The Terrace at Vernon (1939) by Pierre Bonnard
Meaning and Interpretation of Colourist Painting

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The Terrace at Vernon
By Pierre Bonnard.
Regarded as one of the
great 20th century paintings
in the colourist idiom.

The Terrace at Vernon (1939)


Articles about 20th Century Painting


Name: The Terrace at Vernon (1939)
Artist: Pierre Bonnard (1867-1947)
Medium: Oil painting
Genre: Genre painting of domestic scene
Movement/Style: Colourism - see Colour in Painting.
Location: Metropolitan Museum of Art

For an interpretation of other pictures from the 19th and 20th centuries, see: Analysis of Modern Paintings (1800-2000).

For analysis of paintings
by decorative painters like
Pierre Bonnard, see:
How to Appreciate Paintings.

Analysis of The Terrace at Vernon by Bonnard

One of the most popular Post-Impressionist painters, Pierre Bonnard was an influential contributor to the decorative wing of Post-Impressionism and, throughout his career, remained an outstanding exponent of decorative art in various forms. (See also: The Green Blouse, 1919.)

After studying law, he studied art first at the Ecole des Beaux-Arts and afterwards at the Academie Julian (1888) in Paris. Together with fellow art students Edouard Vuillard (1869-1940) and Maurice Denis (1870-1943) he formed Les Nabis (1892–99), a group of young painters dedicated to decorative painting under the leadership of Paul Serusier (1864-1927). Serusier was a follower of Paul Gauguin (1848-1903) who advocated representing things symbolically, in strong patterns and colour. After 1900, although he maintained his habit of using light to change the substance and colour of form, he preferred to work in his studio rather than en plein air. But - as The Terrace at Vernon demonstrates - Bonnet's grasp of decoration and design was so good that his non-naturalist colour schemes and idiosyncratic use of perspective is hardly noticeable. For example, our eyes see the tree trunk in the left foreground as a defining violet strip as well as a tree, while the shrubbery in the background merges into a tapestry of colour.

In 1912, Bonnard bought a small country house which he called 'Ma Roulotte' (My Caravan) at Vernonnet, a suburb of Vernon on the river Seine some seventy kilometres west of Paris. Claude Monet (1840-1926) was living at Giverny, about four kilometres along the river, and the two artists visited one another as neighbours. Unlike Monet, whose garden was a masterpiece of formal planning and contrivance, Bonnard preferred an untidy garden, full of wild flowers, shrubs and trees, which he could survey from the terrace, or deck, built on to his house at first-floor level. Both deck and garden feature in a number of large paintings of Vernonnet by Bonnard - paintings in which one is usually aware of the presence of the River Seine, which ran close to Ma Roulotte.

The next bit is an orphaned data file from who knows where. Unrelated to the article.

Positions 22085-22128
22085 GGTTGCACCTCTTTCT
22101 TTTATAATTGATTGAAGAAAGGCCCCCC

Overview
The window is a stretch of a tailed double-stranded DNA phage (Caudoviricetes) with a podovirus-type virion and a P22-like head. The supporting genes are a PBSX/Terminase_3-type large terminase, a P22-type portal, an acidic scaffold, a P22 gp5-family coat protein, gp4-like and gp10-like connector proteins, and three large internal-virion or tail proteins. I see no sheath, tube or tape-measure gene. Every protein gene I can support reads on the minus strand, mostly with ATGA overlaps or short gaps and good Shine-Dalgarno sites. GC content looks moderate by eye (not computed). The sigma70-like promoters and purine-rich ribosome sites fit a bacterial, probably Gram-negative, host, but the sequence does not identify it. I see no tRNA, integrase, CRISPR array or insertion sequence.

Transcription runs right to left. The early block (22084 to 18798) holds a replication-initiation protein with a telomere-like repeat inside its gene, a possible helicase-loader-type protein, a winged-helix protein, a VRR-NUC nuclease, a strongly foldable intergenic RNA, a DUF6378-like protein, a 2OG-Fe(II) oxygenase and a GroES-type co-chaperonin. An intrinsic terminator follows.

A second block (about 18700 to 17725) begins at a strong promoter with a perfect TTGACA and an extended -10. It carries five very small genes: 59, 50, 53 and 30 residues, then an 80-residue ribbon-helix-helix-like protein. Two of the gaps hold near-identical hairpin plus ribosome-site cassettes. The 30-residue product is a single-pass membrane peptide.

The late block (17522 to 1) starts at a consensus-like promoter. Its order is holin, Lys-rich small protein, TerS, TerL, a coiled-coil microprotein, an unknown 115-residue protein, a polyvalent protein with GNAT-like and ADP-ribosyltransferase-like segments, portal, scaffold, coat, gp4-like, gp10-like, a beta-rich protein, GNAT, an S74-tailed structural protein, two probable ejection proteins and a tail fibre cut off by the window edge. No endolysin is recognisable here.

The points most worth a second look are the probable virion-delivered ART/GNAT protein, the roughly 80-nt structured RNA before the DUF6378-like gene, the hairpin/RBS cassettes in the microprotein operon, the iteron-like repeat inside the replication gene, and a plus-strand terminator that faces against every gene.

In The Terrace at Vernon the three principal figures in the foreground are immediately noticeable; three more figures are standing on the extreme left, at the point where the deck runs off at a right angle. On the other side of the picture, in the distance, are two more figures, tiny and almost imperceptible, boating on the river.

The dappled sunlight falling onto the table in the foreground draws attention to Bonnard's skilful manipulation of the curved line. The knot in the tree trunk is answered by an elliptical object in the centre of the table, which in turn is echoed in the shape of the table itself and again in the platter of grapes. Bonnard thus sets up a rhythm of curves which resonates throughout the painting - in the shrubbery, for example, and in the foliage of the tree in the middle distance.

The figure of the woman directly facing the viewer is insubstantial. By lining her up with the edge of the tree, Bonnard flattens her almost to a cut-out. She appears to be in a reverie, her mind elsewhere, but her gaze and gesture are unexplained. The figure of the young girl with the basket of fruit next to her is similarly distant. By contrast, another girl rushes in from the right with her arm raised in a theatrical gesture. The viewer is witness to some domestic mini-drama which is being enacted in silence. The painting is like an excerpt from the middle of a novel which we have not read.

A devotee of the theatre, Bonnard has painted his terrace as a stage upon which furniture and other props articulate the action; the trees are stage flats and the landscape is a painted backdrop. The scene is one in which inanimate objects and shapes, such as the wine bottle or the knot in the tree, have their own existence on equal terms with people. People and objects alike emerge from a vibrant surface of colour, a tapestry of warm orange-reds and cool blue-violets and greens. The whole is profoundly decorative, and by such elaborate means the artist has trapped time to give us a sense of the unending present.

The Terrace at Vernonnet (1939) derives from an earlier study in grisaille and is one of the last views he completed of Ma Roulotte.

For analysis of another colourist painting, see: Nasturtiums and the 'Dance' (1912) by Henri Matisse.

Articles about 20th Century Painting

Ecole de Paris (c.1890-1940)
The group of artists active in Paris, of which Bonnard was a member.

Modern Art (c.1870-1970)
General guide to the characteristics and history of modernism.

Modern Art Movements (c.1870-1970)
From Impressionism to Pop.


• For the meaning of other decorative paintings, see: Homepage.

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